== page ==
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Durham BRASS Festival:


Founded in 2007, the ten day long Durham BRASS Festival takes place each July in Durham City and surrounding towns. Drawing on the region’s rich heritage of brass playing blended with an international twist, bands from around the World come to perform and delight audiences. Musicians this year came from the Balkans, Cuba, Germany, India, and Spain. The Festival not only entertains, but also educates and supports. Community Outreach programmes are an important aspect. There were visits to 75 schools enabling over 13,000 children to experience brass music. A main theme for 2019 was Brass and Health, involving taking music into care homes and hosting a ‘Healthy Brass’ day featuring talks and workshops on how players can maintain good mental and physical health. Incorporating technology and innovation are an important part of the Festival. In a concert titled ‘Global Brass’ two bands 560 miles apart, one in Durham (NASUWT Riverside Band) and the other in Copenhagen (Concord Brass Band) joined forces to play a new world première work titled Brave New World, composed by Danish musician Jacob Vilhelm Larsen. The live performance used LoLa (Low Latency minimal time Lapse) audio-visual technology, ensuring that audiences in each venue heard music played simultaneously by the band in front of them and the band 560 miles away via a multi-media screen. Although not strictly part of the BRASS Festival, the Durham Miners’ Gala provided a traditional overture to proceedings. Now in its 135th year, the Gala is possibly the largest celebration of community and working-class culture in the World. Brass bands, and the occasional 12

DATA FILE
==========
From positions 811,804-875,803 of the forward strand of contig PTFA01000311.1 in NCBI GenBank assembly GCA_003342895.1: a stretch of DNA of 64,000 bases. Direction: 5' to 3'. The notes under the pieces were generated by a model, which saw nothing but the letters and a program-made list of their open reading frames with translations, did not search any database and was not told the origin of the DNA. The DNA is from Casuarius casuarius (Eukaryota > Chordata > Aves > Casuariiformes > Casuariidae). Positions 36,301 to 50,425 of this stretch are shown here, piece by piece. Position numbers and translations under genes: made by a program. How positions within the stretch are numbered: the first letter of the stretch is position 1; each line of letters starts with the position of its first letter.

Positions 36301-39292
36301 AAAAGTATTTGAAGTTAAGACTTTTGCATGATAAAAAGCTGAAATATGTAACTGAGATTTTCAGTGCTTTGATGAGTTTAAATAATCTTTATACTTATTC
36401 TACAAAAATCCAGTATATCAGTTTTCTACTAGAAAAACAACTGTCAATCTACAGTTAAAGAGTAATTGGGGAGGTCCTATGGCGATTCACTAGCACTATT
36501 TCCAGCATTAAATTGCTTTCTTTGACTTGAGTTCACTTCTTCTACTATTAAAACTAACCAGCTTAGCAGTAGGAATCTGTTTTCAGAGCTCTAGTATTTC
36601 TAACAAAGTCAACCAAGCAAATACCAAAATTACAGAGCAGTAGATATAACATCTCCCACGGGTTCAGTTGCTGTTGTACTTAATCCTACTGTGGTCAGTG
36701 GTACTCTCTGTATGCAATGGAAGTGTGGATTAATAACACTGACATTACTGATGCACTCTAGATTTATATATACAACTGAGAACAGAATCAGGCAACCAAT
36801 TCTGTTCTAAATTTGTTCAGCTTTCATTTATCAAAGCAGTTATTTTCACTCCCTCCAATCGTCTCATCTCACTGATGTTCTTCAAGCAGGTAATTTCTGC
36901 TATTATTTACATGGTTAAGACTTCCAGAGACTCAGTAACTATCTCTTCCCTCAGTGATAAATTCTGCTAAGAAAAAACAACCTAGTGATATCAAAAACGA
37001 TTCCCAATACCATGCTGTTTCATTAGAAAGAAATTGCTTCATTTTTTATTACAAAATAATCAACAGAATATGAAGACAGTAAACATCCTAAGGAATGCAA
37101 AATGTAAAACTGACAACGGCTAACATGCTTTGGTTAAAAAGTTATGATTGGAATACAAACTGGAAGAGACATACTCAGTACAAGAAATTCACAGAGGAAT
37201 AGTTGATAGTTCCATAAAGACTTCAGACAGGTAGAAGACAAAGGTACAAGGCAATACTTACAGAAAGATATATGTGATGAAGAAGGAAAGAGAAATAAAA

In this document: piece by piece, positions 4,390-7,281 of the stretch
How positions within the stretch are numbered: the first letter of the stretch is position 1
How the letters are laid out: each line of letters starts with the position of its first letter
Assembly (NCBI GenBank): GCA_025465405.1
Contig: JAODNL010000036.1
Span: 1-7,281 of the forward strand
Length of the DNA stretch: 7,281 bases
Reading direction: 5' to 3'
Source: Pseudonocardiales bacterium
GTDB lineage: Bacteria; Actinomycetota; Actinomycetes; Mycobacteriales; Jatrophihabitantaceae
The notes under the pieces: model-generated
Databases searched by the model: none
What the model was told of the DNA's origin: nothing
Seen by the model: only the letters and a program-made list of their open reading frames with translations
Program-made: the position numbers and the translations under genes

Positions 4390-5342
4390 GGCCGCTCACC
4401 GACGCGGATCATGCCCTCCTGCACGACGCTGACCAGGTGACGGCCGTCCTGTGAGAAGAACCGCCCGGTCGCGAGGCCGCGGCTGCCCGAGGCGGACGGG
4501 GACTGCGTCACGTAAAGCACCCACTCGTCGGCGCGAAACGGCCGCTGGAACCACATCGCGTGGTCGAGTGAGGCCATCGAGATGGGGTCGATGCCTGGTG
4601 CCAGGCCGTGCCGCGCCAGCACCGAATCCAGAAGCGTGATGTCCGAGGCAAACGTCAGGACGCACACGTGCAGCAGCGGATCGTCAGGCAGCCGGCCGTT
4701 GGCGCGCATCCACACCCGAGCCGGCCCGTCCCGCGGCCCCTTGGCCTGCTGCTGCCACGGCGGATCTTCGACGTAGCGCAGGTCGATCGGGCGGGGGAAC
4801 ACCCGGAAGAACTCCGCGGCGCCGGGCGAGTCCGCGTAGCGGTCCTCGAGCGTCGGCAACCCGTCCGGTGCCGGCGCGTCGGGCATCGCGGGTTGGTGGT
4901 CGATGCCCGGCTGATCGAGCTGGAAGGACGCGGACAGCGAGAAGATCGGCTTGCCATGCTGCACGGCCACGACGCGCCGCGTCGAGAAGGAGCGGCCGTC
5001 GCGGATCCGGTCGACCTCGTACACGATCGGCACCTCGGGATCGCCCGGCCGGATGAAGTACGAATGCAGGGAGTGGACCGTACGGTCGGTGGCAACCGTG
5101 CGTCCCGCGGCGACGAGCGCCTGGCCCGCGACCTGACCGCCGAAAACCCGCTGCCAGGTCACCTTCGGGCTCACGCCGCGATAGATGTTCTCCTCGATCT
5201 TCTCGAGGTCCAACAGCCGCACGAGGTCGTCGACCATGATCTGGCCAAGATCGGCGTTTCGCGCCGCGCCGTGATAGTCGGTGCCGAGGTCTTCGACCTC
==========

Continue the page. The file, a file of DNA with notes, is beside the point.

pipe band, from around the UK supported the mining communities and unions who march on the day. The rich and diverse Festival programme featured events including; a 90’s rave (in a secret location, revealed at the last moment), a street ceilidh, a Brass Oktoberfest – where Durham Town Hall was transformed into a lively Bierhalle, a performance of jazzy versions of musical theatre hits by the Scottish Swing Orchestra and the Festival Broadway Chorus from America, and a thrilling new transcription of Verdi’s choral masterpiece, the Requiem, for brass band and choir. My personal highlights were: A stunning performance by Mnozil Brass, whose circus-themed programme astounded and entertained a capacity audience at Durham’s Gala Theatre. Mnozil’s blend of technical fireworks, sense of humour, mischief, magic, and, at times, pathos provided an unforgettable evening of entertainment. If you haven’t yet seen them watch out for their future schedule. You won’t be disappointed. The ‘Healthy Brass Day’ provided workshops and discussions around brass and health with leading musicians, researchers and medical professionals offering advice and information to players and anyone with an interest in music and health. Outstanding practical sessions on the Alexander Technique were delivered by sousaphone and piano player Peter Robinson, of Peter teaches at many of the country’s leading conservatoires. As one of his ‘guinea pigs’, I can’t speak highly enough of his intuition and skills. With his gentle guidance, you

Profile for British Trombone Society

The Trombonist - Summer 2019